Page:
Following the Supreme Court’s instruction and support of state High Courts, the Centre filed an affidavit as instructed. The 218-page document filed Sunday night was received by the Bench on Monday. The Special Bench comprising Justices L.N. Rao and S. Ravindra Bhat led by Justice D.Y Chandrachud, has since adjourned the hearing to Thursday.
Reverting to the apex court’s questions on the varying prices of COVID-19 vaccines, shortage of doses and unpreparedness for rollout, the centre condemned the judiciary’s intervention in the absence of executive experience. “In the context of a global pandemic, where response and strategy of the nation are completely driven by expert medical and scientific opinion, there is little room for judicial interference. Any overzealous, though well-meaning, judicial intervention may lead to unforeseen and unintended consequences,” reported NDTV.
However, these justifications do not explain the vast difference between the prices at which both vaccines – Covishield and Covaxin – are available to the centre and the state.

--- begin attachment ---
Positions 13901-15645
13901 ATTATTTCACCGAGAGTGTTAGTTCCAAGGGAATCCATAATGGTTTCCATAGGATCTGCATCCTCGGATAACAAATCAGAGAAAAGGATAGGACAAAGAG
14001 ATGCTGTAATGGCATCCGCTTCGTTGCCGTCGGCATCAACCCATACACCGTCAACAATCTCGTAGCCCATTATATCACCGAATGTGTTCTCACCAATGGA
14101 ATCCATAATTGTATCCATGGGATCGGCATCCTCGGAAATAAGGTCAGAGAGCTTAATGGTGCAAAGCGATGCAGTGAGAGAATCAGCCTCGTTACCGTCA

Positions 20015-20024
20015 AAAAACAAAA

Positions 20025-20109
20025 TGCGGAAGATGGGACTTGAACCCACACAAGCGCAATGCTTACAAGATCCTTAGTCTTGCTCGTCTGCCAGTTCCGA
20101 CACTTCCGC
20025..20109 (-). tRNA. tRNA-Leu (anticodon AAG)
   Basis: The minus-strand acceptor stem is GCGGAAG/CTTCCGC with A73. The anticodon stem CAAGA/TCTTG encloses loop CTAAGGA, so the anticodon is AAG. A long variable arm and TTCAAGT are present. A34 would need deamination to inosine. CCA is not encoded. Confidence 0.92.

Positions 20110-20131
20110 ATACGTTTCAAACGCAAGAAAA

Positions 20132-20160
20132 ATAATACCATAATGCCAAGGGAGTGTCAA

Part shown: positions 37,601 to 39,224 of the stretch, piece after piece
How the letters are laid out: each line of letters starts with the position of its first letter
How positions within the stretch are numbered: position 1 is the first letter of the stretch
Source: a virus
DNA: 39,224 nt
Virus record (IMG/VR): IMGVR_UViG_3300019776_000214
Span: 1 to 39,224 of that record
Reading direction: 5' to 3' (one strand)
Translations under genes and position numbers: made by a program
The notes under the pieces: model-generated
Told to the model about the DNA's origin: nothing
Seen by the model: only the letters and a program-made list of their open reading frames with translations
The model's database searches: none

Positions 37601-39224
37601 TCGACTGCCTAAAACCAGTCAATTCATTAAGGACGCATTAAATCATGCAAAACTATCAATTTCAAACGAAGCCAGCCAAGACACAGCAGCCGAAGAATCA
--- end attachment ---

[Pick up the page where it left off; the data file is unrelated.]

The centre stated that simplified procedures hereon would allow India to obtain foreign vaccines approved by recognised international organisations like the US FDA, World Health Organisation, the UK Medicines and Healthcare products Regulatory Agency and the EU European Medicines Agency, accelerating role distribution. The centre upheld each decision, remarking that the “wisdom of the executive should be trusted”.
It remains unclear why the United Nations to help was rejected, and why Pfizer-BioNTech’s COVID-19 vaccine with proven efficacy remains inaccessible to the country. The affidavit provided no further clarification on the emergency approval and possible availability of the oral anti-COVID drug developed by the Defence Research and Development Organisation.
The Special Bench comprising Justices L.N. Rao and S. Ravindra Bhat led by Justice D.Y Chandrachud, has since adjourned the hearing to Thursday, citing technical problems with their server.